Kenyan MP reignites Uganda-Kenya trade war after attack on Ugandan milk
- Written by URN
A Kenyan senior politician has again reignited a trade war between Uganda and Kenya trade war with fresh attacks on the government of William Ruto over Ugandan milk.
Narok County senator, Ledama Olekina accused the Kenyan government of attempting to 'punish' former president, Uhuru Kenyatta's dairy business and instead hurting Kenyan farmers, in comments that drew the attention of Uganda's Agriculture minister, Frank Tumwebaze.
"By flooding the market with cheap milk from Uganda, Williams Ruto thinks (sic) the action punishes the Uhuru Family!," he wrote on his Twitter account last week.
He said the Ruto government is missing the target because after all the dairy company "Brookside is owned by a French company called Denone!"
Official records show that the Kenyatta family owns 50 per cent shares in Brookside, while Denone holds a 40 per cent stake, with the other 10 belonging to the Abraaj Group. Brookside is also one of the top two dairy processors in Uganda, having acquired the government-owned Dairy Corporation in 2015.
"You are punishing small farmers from Mt Kenya who will soon sell milk at 20bob," Olekina asserted. His claims have drawn reactions from a cross-section of people in both Uganda and Kenya, accusing him of trying to frustrate the East African Community integration agenda.
"I love East Africa but we must take care of our local market first," he retorted, praising Kenyatta's restrictions on Ugandan products in Kenya during his 10-year reign. During the Kenyatta regime, dairy, poultry, apiary, and sugar exports to Kenya, all faced huddles, with impromptu blockades and confiscations.
The several trade missions to ascertain the truth about standards and production capacity never yielded anything with the incidents continuing. Milk exports were allowed in December 2021 after Uganda, through the minister for East African Community Affairs Rebecca Kadaga, threatened to retaliate.
"Uhuru Kenyatta was wise to limit the amount of milk that floods our market. Ruto has destroyed the milk market for local farmers -soon big milk processing companies will buy milk at 20 bobs a liter from farmers," the politician said.
Olekina owns Ekanasa dairy farm in Narok and processes and sells milk both in Kenya and in other countries like South Sudan and the Democratic Republic of Congo (DRC).
This is not the first time he is raising the issue. In October last year, he opposed President Ruto's reason that Kenyans could consume cheap Ugandan milk but process the Kenyan milk for the regional market. His view then, however, was the need to lower the cost of production for Kenya's dairy industry.
"No, we don’t need cheap milk from Uganda. What we need to do is to reduce the taxes on animal feed and make Kenyan milk competitive. Value addition with expensive raw milk won’t matter, " he said.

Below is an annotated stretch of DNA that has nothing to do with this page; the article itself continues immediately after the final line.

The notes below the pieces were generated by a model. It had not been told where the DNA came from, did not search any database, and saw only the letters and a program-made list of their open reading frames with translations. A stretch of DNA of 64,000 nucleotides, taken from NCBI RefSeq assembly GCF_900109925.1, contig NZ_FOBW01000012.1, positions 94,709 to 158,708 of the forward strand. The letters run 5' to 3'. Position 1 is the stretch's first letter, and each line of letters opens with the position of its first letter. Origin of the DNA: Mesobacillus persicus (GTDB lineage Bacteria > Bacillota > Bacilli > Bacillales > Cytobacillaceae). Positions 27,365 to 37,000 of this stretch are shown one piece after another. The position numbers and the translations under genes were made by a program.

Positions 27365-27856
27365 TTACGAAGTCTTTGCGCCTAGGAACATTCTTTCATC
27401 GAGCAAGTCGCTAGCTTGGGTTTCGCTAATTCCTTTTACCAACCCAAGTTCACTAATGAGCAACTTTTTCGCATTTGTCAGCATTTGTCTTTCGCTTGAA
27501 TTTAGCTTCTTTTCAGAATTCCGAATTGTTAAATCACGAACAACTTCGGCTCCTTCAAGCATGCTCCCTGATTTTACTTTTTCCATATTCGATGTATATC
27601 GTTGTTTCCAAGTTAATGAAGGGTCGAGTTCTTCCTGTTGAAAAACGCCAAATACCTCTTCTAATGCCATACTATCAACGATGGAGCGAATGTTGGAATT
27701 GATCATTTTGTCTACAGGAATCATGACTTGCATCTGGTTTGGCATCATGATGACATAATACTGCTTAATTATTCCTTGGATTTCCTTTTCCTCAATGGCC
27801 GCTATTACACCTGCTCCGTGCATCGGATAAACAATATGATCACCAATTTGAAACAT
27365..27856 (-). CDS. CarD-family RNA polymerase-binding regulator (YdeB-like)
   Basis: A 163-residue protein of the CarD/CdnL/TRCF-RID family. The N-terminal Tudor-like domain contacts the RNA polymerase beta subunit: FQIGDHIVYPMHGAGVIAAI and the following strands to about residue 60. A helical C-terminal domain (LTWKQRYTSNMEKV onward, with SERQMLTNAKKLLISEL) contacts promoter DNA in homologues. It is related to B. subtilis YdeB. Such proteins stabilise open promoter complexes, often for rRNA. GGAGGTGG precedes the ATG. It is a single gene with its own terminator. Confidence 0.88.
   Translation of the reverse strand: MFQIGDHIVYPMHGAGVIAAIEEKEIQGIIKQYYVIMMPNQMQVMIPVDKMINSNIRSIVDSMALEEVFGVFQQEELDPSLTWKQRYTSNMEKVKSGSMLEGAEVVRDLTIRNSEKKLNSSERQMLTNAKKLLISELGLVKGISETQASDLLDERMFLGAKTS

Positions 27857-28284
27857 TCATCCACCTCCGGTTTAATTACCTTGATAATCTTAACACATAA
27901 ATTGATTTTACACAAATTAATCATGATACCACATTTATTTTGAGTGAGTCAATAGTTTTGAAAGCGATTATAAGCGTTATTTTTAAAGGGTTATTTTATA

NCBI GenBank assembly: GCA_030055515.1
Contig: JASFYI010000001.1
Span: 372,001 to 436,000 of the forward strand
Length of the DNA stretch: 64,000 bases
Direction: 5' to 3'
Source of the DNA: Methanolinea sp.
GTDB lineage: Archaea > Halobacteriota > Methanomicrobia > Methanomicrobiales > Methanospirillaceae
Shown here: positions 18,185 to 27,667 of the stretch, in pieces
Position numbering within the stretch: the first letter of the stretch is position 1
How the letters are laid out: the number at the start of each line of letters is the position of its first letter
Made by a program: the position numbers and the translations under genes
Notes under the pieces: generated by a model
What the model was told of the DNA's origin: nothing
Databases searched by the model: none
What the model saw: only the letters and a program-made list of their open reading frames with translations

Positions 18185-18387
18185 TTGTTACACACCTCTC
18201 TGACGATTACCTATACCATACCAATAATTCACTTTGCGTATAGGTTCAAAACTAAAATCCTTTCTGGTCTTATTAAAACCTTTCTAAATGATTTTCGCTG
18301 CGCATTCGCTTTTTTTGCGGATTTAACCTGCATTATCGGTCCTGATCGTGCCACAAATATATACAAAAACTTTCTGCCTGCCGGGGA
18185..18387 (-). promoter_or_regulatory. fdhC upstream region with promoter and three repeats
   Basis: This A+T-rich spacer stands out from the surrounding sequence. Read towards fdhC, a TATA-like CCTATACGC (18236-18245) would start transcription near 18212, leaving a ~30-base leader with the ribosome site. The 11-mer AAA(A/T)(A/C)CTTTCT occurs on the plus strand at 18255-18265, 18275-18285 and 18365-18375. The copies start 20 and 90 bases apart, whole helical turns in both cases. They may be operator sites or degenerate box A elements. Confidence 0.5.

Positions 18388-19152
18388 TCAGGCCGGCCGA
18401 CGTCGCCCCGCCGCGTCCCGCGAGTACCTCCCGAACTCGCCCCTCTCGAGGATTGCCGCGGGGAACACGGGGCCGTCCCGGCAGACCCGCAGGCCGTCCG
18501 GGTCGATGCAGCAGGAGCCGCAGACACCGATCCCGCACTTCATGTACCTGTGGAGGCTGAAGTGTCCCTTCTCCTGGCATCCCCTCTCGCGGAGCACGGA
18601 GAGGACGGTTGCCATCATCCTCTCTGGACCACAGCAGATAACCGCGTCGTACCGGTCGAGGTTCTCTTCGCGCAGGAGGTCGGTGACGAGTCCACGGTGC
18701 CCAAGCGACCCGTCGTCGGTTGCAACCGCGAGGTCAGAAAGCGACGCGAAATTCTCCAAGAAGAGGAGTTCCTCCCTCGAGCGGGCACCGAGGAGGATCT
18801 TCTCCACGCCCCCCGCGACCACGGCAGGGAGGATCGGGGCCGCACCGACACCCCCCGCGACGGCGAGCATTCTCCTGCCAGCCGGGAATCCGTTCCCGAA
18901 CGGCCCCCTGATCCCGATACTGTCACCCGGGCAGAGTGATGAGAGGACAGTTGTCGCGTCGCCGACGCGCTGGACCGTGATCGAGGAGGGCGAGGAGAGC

Uganda's Minister for Agriculture, Animal Industry and Fisheries, Frank Tumwebaze urged the Southwestern Kenya politician to think more about regional trade and how the countries can benefit from each other.
"If Ugandan farmers are able to produce milk cheaply, why don't you allow Kenyans to buy it and also in turn have the same Kenyans to sell to Ugandans other products (as is the case now) they have a competitive advantage in?" he wondered. He said it was only logical that "Protectionism can't help our economies."
The latest statements from an aggrieved Kenyan come barely a week after Ruto sent a message to his Ugandan counterpart Yoweri Museveni, stressing the need for closer regional economic cooperation.
Ruto's envoy, the minister (cabinet secretary) of Trade and Industry, Moses Kuria said that Uganda and Kenya would walk together to achieve cross-border, regional, and continental trade goals. Kuria said Kenya and Uganda would set up a joint mechanism to conduct a SWOT (strengths, weaknesses, opportunities, and threats) analysis of the two countries' agricultural, manufacturing, and service potential with a view to planning a joint supply chain.
"I think Excellency Ruto is for a win-win and it's what our farmers on both sides need!," said Tumwebaze, noting how Ugandan dairy farmers buy most of their dairy animals as well as chocks from Kenya "without any policy regulatory limitations from the government."
Ugandan dairy farmer and veterinarian, Tuhumwire Julius urged the government to pick lessons from the outbursts by a section of Kenyans over cheap products from Uganda.
"If you have been to Kenya's countryside, farmers there are not different from us. In Uganda, middlemen steal from farmers by offering cheap prices. Ugandans are slaves of Indian processors," said Tuhumwire.
Minister Tumwebaze said that alleged exploitation by middlemen is the reason to discourage protectionism and aggressively look for regional, continental and international markets. '
'No country can win with protectionism! Flooding is the wrong word. So how come we don't talk of Kenya's chicks flooding the market?"
He continued to root for comparative advantage.
"Mutual trade should be guided by what each party can produce competitively. If it's milk for Uganda let it be and Kenya can pick on what it produces easily better than us."
Earlier this month, the permanent secretary at the ministry of Finance, Planning and Economic Development, Ramathan Ggoobi visited his Kenyan counterpart, Chris Kiptoo and the two agreed to remove all trade barriers between Uganda and Kenya.
"We agreed to focus our nations on doing industrial policy at the regional level as opposed to engaging in unnecessary and costly competition. No more NTBs on our exports to Kenya. We are going to do joint investments," he vowed.
Babies need to drink milk to grow than adults. Otherwise, you will be boated and passing out gas. Not to mention diarrhea with can come with drinking too much milk.